BBC HomeExplore the BBC
This page has been archived and is no longer updated. Find out more about page archiving.

15 October 2014
WW2 - People's War

BBC Homepage
BBC History
WW2 People's War Homepage Archive List Timeline About This Site

Contact Us

North Africa Campaign

by Wyre Forest Volunteer Bureau

Contributed by 
Wyre Forest Volunteer Bureau
People in story: 
Thomas Averill
Location of story: 
North Africa
Background to story: 
Article ID: 
Contributed on: 
24 December 2004

North African Campaign

Continuing my service with the 67th Field Regt. R.A.T.A. in World War Two. After Dunkirk we were given the job of defending the area around the Wash in the Gedney Dyke region. We had no guns or vehicles and were equipped with rifles, grenades and “broom sticks”, which we sharpened at one end; one old 18 pound gun covered 25 miles.
“Notes for Men of the 1st Division” were sent out by the Divisional Commander K.A.N. Anderson. The summary of these were:

“To every soldier in my Division I give the following orders:
1. Be staunch and hold on
2. Hunt the German by every means at your disposal
3. Be suspicious of all strangers
4. Check up on all messages, especially unexpected ones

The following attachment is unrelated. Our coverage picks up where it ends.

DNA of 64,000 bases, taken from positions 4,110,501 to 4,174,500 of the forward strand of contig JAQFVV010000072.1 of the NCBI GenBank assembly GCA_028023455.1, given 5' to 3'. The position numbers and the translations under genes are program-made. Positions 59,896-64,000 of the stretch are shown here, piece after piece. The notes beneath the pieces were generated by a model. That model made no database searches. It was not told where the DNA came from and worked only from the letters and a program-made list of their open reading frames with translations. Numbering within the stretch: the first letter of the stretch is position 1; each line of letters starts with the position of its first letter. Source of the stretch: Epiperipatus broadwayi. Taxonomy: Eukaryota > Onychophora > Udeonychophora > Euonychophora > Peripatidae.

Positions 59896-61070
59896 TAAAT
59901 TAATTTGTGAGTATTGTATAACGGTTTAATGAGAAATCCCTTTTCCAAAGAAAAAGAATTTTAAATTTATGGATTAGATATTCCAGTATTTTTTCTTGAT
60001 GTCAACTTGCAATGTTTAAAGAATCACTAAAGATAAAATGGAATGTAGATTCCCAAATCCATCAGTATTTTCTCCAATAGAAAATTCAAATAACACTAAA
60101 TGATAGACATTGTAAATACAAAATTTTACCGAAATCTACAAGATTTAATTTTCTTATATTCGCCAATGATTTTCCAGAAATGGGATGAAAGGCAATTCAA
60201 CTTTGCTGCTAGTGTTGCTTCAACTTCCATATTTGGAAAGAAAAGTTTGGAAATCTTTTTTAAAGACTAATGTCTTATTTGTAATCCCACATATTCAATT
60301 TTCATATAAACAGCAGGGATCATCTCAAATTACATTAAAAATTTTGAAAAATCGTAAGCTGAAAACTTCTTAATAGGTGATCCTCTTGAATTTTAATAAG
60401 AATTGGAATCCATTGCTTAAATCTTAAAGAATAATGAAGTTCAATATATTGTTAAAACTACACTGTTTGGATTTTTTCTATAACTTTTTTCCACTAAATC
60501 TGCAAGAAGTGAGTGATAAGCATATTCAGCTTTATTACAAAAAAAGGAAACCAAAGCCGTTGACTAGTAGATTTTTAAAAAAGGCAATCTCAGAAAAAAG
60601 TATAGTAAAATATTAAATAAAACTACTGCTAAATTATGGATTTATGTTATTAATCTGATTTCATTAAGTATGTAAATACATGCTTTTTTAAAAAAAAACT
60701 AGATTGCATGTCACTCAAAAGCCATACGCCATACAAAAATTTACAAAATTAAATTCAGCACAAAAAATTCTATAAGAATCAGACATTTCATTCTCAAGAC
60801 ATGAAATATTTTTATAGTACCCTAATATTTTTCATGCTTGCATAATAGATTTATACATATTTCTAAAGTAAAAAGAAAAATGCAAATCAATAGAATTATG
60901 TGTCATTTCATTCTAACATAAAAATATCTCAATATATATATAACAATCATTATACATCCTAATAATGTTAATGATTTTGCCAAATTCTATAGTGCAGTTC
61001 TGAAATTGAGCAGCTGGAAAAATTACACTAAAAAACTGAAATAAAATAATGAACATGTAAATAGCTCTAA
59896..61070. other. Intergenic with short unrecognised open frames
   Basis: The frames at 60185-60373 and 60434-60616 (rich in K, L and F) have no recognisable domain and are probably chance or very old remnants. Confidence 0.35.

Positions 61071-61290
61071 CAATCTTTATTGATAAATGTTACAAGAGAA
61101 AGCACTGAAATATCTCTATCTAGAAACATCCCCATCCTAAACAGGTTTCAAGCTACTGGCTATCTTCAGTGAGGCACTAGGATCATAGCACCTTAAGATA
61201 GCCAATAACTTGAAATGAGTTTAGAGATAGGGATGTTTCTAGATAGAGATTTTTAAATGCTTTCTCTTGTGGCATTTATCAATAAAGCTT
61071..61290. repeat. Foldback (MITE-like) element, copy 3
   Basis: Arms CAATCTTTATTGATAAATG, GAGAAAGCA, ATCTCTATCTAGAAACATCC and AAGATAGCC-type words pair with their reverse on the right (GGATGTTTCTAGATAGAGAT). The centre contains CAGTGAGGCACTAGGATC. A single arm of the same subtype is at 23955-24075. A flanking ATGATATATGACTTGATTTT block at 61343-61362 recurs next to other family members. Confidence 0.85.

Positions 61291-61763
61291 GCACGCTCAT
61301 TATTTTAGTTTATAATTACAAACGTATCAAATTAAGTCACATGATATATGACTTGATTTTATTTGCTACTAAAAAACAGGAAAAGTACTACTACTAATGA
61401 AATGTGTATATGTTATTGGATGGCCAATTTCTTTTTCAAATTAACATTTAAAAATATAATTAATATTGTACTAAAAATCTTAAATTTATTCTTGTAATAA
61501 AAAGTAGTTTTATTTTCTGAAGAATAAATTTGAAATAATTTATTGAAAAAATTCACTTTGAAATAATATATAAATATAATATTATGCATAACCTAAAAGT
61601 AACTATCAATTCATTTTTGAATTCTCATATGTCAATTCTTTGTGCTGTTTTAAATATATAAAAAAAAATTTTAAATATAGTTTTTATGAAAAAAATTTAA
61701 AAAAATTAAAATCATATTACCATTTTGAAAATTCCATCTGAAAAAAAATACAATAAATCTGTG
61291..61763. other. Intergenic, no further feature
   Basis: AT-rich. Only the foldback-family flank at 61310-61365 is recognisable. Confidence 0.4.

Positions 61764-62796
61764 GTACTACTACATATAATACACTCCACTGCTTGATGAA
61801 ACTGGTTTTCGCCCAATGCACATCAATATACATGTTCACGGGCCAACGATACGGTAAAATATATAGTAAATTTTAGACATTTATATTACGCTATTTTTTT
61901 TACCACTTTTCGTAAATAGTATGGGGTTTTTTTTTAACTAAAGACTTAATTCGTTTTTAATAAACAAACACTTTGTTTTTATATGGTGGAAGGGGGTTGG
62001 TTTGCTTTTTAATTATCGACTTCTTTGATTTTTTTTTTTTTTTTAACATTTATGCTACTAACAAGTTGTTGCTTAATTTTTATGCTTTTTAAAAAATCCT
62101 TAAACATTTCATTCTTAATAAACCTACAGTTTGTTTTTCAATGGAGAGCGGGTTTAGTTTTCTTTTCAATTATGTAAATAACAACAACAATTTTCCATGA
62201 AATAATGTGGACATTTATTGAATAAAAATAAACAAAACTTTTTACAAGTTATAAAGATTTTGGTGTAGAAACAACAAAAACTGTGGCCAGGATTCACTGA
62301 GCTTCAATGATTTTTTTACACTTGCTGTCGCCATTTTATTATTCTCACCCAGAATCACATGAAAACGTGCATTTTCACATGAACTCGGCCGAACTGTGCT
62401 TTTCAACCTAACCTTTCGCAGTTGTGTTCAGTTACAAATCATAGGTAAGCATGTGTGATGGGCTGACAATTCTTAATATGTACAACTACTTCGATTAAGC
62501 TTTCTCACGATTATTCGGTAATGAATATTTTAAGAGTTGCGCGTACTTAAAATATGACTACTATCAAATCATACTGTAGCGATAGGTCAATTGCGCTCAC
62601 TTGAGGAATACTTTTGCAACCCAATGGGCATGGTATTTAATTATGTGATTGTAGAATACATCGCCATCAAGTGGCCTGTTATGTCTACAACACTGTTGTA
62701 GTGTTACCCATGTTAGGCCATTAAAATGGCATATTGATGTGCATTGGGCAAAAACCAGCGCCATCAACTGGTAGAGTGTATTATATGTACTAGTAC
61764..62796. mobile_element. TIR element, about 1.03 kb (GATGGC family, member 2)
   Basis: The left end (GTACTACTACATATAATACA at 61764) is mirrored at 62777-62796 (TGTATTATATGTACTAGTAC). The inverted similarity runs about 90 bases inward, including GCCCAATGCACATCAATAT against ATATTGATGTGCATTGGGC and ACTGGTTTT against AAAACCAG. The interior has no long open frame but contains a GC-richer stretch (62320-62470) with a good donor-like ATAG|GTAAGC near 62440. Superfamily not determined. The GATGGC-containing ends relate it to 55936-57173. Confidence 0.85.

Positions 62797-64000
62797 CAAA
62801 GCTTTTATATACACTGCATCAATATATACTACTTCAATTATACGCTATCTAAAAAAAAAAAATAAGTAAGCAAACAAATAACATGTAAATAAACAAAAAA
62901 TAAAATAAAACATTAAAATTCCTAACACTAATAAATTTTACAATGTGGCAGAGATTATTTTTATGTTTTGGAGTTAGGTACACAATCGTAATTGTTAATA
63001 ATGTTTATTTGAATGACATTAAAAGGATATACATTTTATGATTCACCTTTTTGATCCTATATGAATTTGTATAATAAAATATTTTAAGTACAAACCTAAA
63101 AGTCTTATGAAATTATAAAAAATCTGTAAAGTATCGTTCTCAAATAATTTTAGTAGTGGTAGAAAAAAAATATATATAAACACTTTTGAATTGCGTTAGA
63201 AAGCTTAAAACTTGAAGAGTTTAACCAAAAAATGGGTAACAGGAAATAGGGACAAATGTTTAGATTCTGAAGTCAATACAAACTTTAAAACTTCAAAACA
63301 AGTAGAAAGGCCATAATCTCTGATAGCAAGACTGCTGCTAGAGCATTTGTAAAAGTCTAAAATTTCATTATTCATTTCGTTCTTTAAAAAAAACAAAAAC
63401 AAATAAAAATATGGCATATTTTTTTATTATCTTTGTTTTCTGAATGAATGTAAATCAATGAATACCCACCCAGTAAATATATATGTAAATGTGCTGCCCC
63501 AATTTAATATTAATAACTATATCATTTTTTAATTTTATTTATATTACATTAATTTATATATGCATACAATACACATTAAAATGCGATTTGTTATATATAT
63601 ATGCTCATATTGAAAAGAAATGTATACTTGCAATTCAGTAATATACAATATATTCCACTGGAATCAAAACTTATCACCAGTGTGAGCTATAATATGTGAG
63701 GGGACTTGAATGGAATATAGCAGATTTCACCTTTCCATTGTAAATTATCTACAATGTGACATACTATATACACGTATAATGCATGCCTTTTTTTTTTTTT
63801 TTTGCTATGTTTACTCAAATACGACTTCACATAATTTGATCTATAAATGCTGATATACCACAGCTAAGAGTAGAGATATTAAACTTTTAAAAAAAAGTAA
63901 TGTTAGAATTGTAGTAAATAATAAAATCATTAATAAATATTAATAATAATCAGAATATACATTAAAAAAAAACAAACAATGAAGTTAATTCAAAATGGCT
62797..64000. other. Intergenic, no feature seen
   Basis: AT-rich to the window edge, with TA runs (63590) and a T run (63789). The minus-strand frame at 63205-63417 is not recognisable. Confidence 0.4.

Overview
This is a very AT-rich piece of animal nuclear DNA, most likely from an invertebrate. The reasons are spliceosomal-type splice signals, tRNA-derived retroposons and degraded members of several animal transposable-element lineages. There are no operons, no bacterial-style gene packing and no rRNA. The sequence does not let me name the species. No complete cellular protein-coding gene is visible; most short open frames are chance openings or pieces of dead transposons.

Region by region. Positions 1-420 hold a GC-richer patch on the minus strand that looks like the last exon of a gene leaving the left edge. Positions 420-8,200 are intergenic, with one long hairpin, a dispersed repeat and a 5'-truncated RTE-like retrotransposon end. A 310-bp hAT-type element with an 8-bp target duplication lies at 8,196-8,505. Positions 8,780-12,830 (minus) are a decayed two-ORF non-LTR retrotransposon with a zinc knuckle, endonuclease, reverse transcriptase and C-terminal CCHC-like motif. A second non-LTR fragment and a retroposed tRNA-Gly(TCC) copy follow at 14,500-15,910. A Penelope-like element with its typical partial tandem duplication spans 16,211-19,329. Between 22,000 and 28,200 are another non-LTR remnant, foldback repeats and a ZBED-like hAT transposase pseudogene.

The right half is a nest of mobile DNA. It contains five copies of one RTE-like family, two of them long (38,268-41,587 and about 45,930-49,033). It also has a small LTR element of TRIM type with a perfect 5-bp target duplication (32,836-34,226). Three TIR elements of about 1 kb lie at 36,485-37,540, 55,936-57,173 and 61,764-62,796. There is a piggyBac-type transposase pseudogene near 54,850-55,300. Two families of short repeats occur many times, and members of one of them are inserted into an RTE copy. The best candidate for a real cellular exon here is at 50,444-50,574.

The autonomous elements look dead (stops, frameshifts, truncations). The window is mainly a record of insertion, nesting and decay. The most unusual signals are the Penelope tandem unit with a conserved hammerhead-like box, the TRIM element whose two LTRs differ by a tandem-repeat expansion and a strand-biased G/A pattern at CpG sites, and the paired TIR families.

5. Don’t chatter
6. Dig in on all occasions
Lastly, have faith in your Cause, your Country and your God”

Our nearest town was Holbeach and Boston was also visited.
We were stood to on one occasion at 0200, when it was assumed an enemy invasion had taken place, however, it was discovered that cocks of hay had risen from the ground when a strong wind had lifted them.
In October 1940 we were moved to the Sleaford area of Lincoln where a third battery was formed namely 446 BTY making three batteries of two troops each. Eighteen months were spent in training and becoming fully equipped.
In March 1942 we were moved to Norfolk and started training for the North African campaign; Fakenham, Raynham Hall and Heckington were Battery H.Q.’s.
It was here that the C.O. Lieutenant Colonel Hobson, broke his leg whilst riding a motorcycle and was replaced by Lieutenant Colonel Thompson, a regular soldier. However, our old C.O. was back with us in August and took the Regiment to Kilmarnock and Ayr.
In January 1943 King George VI came to inspect the Regiment and this was the signal that we were about to go abroad. We left Kilmarnock on 27th Febuary and it seemed that all the inhabitants lined the streets to bid us Good Luck and Bon Voyage. Our ship was the Duchess of York, we arrived on March 9th at Algiers having been chased by two U-Boats and met by two fighter bombers. The journey was a rough one and many of the men were sea sick.
We then made for the Medjes el Bab, Djebel Jaffa and Tally Ho Corner with a view to relieve 78th Division and on March 27th we were in action. North of Medjes there was a high feature called the Bou.